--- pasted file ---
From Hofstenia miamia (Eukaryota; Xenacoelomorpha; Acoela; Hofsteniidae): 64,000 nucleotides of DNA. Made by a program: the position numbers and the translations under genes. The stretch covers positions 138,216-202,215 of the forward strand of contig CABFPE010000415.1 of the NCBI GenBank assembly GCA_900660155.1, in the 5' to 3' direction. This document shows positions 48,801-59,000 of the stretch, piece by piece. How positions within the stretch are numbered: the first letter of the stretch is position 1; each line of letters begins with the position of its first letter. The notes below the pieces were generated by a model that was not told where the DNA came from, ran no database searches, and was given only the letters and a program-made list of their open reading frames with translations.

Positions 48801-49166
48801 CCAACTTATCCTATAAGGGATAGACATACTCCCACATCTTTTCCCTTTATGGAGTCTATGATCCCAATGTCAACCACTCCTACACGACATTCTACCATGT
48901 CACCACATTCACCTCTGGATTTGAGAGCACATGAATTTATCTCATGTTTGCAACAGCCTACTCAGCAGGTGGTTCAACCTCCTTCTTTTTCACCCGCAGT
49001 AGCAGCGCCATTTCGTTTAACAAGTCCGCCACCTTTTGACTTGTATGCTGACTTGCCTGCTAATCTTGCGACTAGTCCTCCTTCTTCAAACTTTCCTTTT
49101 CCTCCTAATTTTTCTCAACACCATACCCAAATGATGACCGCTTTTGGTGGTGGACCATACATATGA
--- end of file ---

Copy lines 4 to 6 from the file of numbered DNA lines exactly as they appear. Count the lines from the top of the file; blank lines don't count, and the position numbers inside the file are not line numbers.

48901 CACCACATTCACCTCTGGATTTGAGAGCACATGAATTTATCTCATGTTTGCAACAGCCTACTCAGCAGGTGGTTCAACCTCCTTCTTTTTCACCCGCAGT
49001 AGCAGCGCCATTTCGTTTAACAAGTCCGCCACCTTTTGACTTGTATGCTGACTTGCCTGCTAATCTTGCGACTAGTCCTCCTTCTTCAAACTTTCCTTTT
49101 CCTCCTAATTTTTCTCAACACCATACCCAAATGATGACCGCTTTTGGTGGTGGACCATACATATGA